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Wall Street Bounces Back in a Big Way

The major indices climb out of the deep hole made in the previous session's massive selloff. The Dow regains 485 points, and the S&P climbs 5.3%. Frank Curzio breaks it down in The Real Story video (above).

Updated from 4:07 p.m. EDT

Stocks in New York closed with strong gains Tuesday, recouping some of the heavy losses suffered in the previous session's massive selloff.

The major indices spent the entire day in rally mode Tuesday, adding to their early gains as the day progressed. The

Dow Jones Industrial Average

jumped 485.21 points, or 4.7%, at 10,850.66, and the

S&P 500

added 58.34 points, or 5.3%, to 1164.73. The

Nasdaq

climbed 98.6 points, or 5%, to 2082.33.

On Monday, stocks got crushed after the

House of Representatives

voted down the Treasury Department's $700 billion financial-sector stabilization plan. The Dow plunged 777 points, or 7%, its worst single-day loss ever in terms of points and its worst percentage loss since Sept. 17, 2001. The S&P 500 gave up 8.8%, and the Nasdaq fell 9.1%.

Traders had anticipated passage of the Treasury's program, which would provide liquidity in installments to financial firms in exchange for mortgage-backed securities and other hard-to-value assets. Lawmakers are working to put together another proposal and quell the market's anxiety.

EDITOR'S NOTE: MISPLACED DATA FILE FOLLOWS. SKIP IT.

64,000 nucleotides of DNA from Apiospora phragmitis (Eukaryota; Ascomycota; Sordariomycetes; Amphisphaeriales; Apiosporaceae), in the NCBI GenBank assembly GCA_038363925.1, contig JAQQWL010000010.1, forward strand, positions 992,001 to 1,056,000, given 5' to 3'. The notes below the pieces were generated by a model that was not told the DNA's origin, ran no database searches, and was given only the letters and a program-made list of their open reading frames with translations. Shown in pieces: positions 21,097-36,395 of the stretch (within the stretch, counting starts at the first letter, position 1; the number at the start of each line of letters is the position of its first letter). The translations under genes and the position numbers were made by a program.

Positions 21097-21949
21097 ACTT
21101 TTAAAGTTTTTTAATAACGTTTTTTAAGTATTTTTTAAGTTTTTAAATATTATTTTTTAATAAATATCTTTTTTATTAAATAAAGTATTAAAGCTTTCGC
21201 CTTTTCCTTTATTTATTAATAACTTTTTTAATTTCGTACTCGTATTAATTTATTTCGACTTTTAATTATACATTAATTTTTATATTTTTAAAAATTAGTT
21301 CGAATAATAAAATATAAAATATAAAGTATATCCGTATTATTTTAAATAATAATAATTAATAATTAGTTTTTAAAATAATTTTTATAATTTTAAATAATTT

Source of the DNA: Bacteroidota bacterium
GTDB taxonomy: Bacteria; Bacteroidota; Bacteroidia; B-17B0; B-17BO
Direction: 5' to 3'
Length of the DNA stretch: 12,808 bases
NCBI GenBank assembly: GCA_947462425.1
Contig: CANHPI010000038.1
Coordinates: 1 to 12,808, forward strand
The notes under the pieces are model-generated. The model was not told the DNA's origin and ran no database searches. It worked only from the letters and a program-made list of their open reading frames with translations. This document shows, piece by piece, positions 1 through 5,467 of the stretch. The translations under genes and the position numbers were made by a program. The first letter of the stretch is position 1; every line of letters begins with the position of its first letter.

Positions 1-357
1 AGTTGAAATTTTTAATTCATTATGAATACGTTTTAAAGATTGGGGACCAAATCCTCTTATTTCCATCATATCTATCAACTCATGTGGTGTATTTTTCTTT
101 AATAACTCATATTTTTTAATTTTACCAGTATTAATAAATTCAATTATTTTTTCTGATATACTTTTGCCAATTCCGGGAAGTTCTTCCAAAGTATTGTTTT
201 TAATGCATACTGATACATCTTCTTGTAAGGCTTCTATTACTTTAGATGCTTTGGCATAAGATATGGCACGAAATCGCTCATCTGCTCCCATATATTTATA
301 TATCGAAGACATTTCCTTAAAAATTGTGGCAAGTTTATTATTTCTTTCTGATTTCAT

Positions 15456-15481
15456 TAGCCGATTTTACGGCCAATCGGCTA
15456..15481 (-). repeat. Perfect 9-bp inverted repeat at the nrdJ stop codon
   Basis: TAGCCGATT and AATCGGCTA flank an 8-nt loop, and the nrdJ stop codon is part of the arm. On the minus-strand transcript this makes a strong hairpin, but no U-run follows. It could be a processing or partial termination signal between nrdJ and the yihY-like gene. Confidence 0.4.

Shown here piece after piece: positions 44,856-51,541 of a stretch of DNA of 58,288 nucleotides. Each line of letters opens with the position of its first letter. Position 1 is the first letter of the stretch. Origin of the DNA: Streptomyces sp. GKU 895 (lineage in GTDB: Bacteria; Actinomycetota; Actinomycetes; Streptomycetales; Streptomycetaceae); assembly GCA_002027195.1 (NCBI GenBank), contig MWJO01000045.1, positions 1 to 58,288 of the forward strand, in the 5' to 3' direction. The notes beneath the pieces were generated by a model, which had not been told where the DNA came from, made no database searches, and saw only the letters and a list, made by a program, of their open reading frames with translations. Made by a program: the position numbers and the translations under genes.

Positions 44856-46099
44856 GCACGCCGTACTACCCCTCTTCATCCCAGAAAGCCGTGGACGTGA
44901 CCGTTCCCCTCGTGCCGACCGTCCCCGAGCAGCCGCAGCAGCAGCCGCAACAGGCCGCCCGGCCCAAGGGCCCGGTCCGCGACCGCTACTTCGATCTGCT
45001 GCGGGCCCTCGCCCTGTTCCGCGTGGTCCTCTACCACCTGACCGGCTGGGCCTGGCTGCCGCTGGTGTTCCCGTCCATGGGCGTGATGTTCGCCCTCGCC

Phil Roth, chief technical analyst at Miller Tabak, had expected an upside open following Monday's big drop. He pointed out that the financial sector, which has been at the center of market turmoil, held lows established on Sept. 18. Those lows were higher than the ones reached in mid-July, which is encouraging, said Roth. Nevertheless, "I think we've got a long way to go before we can say we have a bottom for a whole bull market," he said.

"Once we get the stupid bill passed ... the market will have a little hoopla. And

then, people will say, 'Oh my God, we're in a recession.' That's the next shoe to drop, but that will take a while." Roth said that a lack of investment buying is the biggest problem the market faces, and long-term interest rates need to decline before stocks enter a bull market.